alerted the local social work team
     to the possibility of subversion.

'But', they assured him,
     'It's only Methuselah.

A bit tatty, but he's
     been here since the Flood.

And, if you'd been here since the Flood,
     we doubt if you'd look as good.

And the embarrassment of an enquiry
     is something we would rather avoid.'

So - like the sound of the reeds on a remembered shore -
     Methuselah can still be heard

denying the deeds of the Human
     in a most beautiful Sumerian.


Hayseed blunders into the green light, glancing
   At the numinous hill of himself:
Unhinged gates tied up with red-flecked bailer twine,
   Sandstone  walls, built to last, crumbling down.
It pays for the trips to China, and all that
   Interest on the dairy's microchips.
The dairy's worth it though - keeps farmhands to the
   Least possible. Oh, for that golden age
Under the Roman Squire: theft, whippable; and you could
   Breed from slaves as desired. But now the
Squint-eyed stone head he carved in the making days
   Of childhood smiles from the wall
Of the crumbling pigsty. Darkwards he descends
   Into the dionysiac muck, to know once
Again that hope is memoried in the corn,
   And that the cow is creatured with the worm,
And Man, in the genes of creation, one more step.
   But though he is aware the Old Gods
Will take him out and crucify him on the
   Soft green hill of himself for each of
Those meaning creatures factoried to senselessness, he
   Is afraid of his wife. She wants cash
Today. She knows that Science says that all is fact.
   He consults the vet on increasing
Milk yield, the rector on flowers for next Sunday,
   Yet she fears the darkness of this place.
She senses doddering old Hayseed has it
   Away with someone she doesn't know,
And for all her own infidelities she
   Is jealous. If she had not been taught
That the spirit cannot exist, she would think
   That it was some creature from this past
She has been told never really existed,
   For she fears  the darkness of this place.


Goliath after his technical knockout
   found himself short of employment
and had to send back his armour
   because he could not keep up with the payments.
And not wanting to be a burden on the state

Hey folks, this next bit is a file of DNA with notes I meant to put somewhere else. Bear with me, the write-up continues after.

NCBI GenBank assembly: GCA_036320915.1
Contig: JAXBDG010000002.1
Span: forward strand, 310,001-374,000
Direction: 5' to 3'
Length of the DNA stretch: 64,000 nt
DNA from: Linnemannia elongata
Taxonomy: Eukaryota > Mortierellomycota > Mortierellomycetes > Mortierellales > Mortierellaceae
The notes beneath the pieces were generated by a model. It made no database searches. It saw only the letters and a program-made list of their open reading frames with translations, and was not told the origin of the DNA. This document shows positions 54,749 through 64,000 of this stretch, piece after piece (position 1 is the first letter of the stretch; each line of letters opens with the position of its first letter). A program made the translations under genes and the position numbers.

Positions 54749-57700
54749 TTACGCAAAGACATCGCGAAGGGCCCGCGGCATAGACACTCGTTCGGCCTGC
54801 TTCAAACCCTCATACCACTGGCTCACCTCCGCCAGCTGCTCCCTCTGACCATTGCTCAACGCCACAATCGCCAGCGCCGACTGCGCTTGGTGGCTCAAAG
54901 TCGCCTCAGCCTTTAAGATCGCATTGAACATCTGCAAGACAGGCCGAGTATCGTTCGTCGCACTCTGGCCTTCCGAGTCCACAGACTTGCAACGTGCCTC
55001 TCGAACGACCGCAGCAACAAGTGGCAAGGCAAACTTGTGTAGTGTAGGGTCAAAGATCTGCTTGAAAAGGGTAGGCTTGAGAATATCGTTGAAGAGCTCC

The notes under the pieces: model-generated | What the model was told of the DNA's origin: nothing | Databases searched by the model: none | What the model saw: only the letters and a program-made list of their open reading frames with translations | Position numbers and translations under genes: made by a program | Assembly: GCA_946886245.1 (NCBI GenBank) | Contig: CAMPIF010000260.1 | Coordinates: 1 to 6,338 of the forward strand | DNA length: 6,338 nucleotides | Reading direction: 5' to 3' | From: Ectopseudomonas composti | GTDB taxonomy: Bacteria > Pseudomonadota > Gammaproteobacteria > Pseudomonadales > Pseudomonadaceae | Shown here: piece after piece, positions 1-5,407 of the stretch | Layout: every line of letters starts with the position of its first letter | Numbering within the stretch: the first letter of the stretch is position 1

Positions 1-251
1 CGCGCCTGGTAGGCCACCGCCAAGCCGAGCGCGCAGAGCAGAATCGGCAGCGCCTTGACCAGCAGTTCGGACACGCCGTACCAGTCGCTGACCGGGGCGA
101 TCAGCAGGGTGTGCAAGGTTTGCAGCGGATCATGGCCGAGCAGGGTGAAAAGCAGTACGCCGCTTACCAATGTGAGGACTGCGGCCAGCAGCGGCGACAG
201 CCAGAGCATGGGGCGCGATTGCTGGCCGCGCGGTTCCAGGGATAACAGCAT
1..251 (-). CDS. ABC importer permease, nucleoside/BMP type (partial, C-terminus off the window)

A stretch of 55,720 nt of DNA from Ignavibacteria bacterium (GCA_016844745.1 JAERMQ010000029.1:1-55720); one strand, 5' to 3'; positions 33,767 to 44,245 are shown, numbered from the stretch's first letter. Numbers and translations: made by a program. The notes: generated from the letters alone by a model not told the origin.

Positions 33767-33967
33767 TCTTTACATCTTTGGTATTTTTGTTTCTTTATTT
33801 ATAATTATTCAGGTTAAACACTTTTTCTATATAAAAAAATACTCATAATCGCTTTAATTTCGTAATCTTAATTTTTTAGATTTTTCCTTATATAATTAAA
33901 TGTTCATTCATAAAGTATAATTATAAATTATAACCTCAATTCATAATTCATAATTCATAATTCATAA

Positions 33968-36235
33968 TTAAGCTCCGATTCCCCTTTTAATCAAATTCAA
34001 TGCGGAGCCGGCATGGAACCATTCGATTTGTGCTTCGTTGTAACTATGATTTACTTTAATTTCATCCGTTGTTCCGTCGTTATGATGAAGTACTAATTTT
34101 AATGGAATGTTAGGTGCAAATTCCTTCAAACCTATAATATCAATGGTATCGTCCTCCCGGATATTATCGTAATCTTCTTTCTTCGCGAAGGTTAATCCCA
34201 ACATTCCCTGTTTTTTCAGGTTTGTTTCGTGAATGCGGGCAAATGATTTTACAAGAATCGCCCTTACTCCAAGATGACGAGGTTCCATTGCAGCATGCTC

he got up at five in the morning
and scrubbed at the stone of a staircase. But
    he answered as one who had done the commanding
and they cast him out towards the Children of Judah,
   who knew that David had killed Goliath , so this man
must be an economic migrant,
   so they cast him out again
into the infinite desert. And it is rumoured
   that he found his vision, and returned as a grain of sand.


Zutphen - was it '87?
that I plucked Death
                    - that peacock -
and adorned with the feathers
                             my woman
my unbedded one
               and found it
thirsty work?
             Much the same
in that golden autumn
                     that ended
what we had begun
                 when they fought outnumbered
on the day of Crecy.
                    Always a good excuse is Death
when your mistress is out of sorts
                                  or you want a new one
little considering
                 you may get to Heaven
while she is living it up

Gloriana has made a conquest
                           of Wolfe Tone and Michael Collins
   bribed the guards
to allow galliards.
                  Up here
we get our daily exercise
                         but no dancing
and as for having
                 to be polite to Burleigh
and Walsingham!
is forever hinting
                  perhaps we could grab
St Peter's mitre
                and get sent below
but it scarcely seems the action
                                of a gentleman.

Horatio is surprisingly good fun
forever moping
              after Emma Hamilton.
Someone should tell him
                       that sort of woman
is really not forever.

Winston I never know